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Medwyn Williams

Hello. I'm Medwyn Williams – eleven times Gold medal winner at the Chelsea Flower Show, Past Chairman of the Royal Horticultural Society Fruit Vegetable and Herb Committee and President of the National Vegetable Society.

Parsnips, Long Carrots, Celery and Blanch Leeks


The wonder of technology, yesterday I took my first video with commentary of my parsnips and Long carrots growing for the middle of July and targeted at the Royal Welsh Show. Have a look at it and do let me know what you think of them. When you consider that the technology in my hand was no bigger than a box of Swan matches the pictures were very good! The camera I have constantly with me, attached to my belt, is a Sony 4X optical zoom Steady Shot DSC-W530. Not an expensive camera at all but with its Carl Zeiss lens it certainly takes some super pictures. All I need to do now is to be able to use it better and take video pictures as the plants are growing away.

The parsnips were sown towards the end of February a brand new variety which is going to be the replacement for Polar F1 which will no longer be available from the breeder. This is currently a number only and if it performs to expectations it will certainly feature in my New seed Catalogue for 2012 – 2013. I like the look of it at the moment as it seems to have a much shorter top than Polar with very powerful stalks, lets home there is something powerful below as well! In addition it’s suppose to be one of the whitest parsnips to date.

The long carrots seed was sown around the middle of March and the mix was nothing more than a bag of F2S with an added 10 litre pot full of Fine grade Vermiculite. The seed is from our selection of New Red Intermediate with the stock having been inter planted over the past few years with specimens from John Branham and Graeme Watson. To have good vigour in your carrot seed you need to be planting plenty of them, one or two is not sufficient to maintain the vigour within the selection. This year we have over 30 planted up right along one side of my old wooden Parsnip bed. The heads are the most powerful I have ever grown and I’m now hoping for some bumper large seed with help from the bumble bees, once they find where the seed heads are!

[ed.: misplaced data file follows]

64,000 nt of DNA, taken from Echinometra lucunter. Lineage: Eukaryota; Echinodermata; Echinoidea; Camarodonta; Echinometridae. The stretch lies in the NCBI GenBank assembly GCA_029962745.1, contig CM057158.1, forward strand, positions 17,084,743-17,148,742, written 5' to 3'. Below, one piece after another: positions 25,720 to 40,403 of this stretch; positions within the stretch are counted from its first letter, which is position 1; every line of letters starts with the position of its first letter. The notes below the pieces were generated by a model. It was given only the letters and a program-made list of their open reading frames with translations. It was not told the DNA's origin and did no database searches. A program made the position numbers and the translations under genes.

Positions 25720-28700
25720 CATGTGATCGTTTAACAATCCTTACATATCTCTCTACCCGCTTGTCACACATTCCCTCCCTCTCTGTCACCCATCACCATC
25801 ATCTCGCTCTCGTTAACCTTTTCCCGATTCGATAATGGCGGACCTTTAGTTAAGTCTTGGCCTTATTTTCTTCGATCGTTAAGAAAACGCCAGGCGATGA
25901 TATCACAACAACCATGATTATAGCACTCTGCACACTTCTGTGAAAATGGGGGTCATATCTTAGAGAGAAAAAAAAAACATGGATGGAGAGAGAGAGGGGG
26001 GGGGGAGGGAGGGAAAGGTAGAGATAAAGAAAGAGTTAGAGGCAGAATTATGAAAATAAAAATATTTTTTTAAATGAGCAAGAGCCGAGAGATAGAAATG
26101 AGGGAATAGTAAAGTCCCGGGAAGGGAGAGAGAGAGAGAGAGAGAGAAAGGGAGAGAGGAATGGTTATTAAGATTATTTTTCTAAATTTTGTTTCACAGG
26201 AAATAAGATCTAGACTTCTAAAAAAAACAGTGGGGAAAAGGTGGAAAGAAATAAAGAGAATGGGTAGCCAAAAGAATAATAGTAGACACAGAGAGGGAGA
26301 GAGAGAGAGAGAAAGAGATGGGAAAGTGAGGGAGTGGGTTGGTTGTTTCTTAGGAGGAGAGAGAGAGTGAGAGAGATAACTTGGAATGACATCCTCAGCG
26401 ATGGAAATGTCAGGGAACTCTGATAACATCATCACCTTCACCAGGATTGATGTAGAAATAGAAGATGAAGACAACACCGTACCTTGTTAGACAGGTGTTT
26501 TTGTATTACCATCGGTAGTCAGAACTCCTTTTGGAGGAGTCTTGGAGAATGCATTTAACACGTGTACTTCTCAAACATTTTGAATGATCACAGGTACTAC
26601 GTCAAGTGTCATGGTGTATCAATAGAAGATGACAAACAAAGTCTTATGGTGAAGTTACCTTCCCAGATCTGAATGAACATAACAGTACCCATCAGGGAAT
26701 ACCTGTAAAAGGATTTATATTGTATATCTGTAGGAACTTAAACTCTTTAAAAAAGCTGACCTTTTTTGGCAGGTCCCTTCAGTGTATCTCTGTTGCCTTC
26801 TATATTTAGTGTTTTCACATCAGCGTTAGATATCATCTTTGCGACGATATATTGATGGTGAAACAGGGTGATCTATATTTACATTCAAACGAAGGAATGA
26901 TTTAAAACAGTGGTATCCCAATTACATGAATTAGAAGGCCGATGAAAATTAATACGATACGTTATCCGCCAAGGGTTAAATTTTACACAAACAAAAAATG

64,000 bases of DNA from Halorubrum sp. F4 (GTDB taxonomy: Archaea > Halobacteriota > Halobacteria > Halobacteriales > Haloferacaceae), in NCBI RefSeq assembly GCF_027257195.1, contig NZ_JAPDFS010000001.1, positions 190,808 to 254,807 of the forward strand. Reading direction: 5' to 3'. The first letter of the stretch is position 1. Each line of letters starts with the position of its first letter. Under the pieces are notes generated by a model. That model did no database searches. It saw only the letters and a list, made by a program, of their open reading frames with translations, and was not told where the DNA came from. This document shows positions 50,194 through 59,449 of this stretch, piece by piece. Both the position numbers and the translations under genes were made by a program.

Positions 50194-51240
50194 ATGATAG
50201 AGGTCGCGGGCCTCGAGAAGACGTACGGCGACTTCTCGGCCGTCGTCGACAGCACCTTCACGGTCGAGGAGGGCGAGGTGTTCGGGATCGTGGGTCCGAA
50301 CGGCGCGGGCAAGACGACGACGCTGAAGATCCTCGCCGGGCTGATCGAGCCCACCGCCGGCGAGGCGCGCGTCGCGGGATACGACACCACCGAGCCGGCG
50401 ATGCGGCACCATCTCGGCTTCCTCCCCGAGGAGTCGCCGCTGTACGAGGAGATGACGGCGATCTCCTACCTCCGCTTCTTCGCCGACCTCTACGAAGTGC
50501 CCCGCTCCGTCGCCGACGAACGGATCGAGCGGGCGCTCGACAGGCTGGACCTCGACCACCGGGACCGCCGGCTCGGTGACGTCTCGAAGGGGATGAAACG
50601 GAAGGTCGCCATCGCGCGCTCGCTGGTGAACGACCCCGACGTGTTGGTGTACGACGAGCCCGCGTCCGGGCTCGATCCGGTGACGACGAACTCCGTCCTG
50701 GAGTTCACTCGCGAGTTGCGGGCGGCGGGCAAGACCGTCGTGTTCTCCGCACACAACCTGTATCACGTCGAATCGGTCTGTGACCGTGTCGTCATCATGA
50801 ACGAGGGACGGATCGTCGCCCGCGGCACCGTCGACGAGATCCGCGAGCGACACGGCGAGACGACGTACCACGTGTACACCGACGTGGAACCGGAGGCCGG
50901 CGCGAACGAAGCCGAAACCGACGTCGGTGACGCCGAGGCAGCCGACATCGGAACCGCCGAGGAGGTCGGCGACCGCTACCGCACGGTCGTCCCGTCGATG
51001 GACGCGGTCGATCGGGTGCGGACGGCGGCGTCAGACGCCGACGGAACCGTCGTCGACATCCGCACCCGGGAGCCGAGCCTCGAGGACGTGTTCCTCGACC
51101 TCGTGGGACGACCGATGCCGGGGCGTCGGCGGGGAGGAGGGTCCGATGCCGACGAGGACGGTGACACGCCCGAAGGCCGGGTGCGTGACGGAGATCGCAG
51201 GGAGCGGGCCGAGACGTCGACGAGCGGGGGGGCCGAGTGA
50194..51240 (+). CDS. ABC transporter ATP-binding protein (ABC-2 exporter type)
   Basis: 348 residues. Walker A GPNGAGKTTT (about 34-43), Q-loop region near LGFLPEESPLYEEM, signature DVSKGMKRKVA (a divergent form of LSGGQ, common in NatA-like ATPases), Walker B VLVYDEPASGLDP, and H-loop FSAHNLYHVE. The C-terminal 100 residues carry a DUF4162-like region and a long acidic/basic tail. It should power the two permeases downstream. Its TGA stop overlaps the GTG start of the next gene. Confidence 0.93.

We are now slowly catching up on the land after the dismal April and early May. Last Friday I managed to get my second sowing of celery planted, the variety was Morning Star. I have never planted out before from such small pots, they were actually only 4 inches and shallow as well. However the weather was good and the plants were well rooted so rather than re potting, into the soil they went straight in to their Link-a-Bord raised beds. These are two boards high and erected on the soil adjoining my polytunnel with 5 plants in each bed. Prior to planting a dusting of Mycorrhiza Root Plus powder was applied to the planting holes and the celery produced from these beds last year were superb. The soil was well worked over with my little lightweight Honda rotavator with well rotted farm yard manure incorporated. Also added was Medwyns Complete Base Fertiliser 5.3-7.5-10 +TE (trace elements) at 4 ounces per square metre as well 4 ounces of Nutrimate.

The same day I re collared my first lot of blanch leeks, the Pendle Improved, from 15 inch collars to 18 inch collars all made from Builders Damp Course. These are intended again for the Royal Welsh show and they should make some excellent specimens. These were struck from an excellent early head of pips during early October while my usual ones, those for late August and Malvern were struck towards the end of October to early November.

Celery Morning Star in Link-a-Bord raised beds with five plants per bed

Video of parsnips and long carrots 030612 short version


Growing Parsnips

25th July 2007 I am often asked what is the best method of growing both long carrots and parsnips for the show

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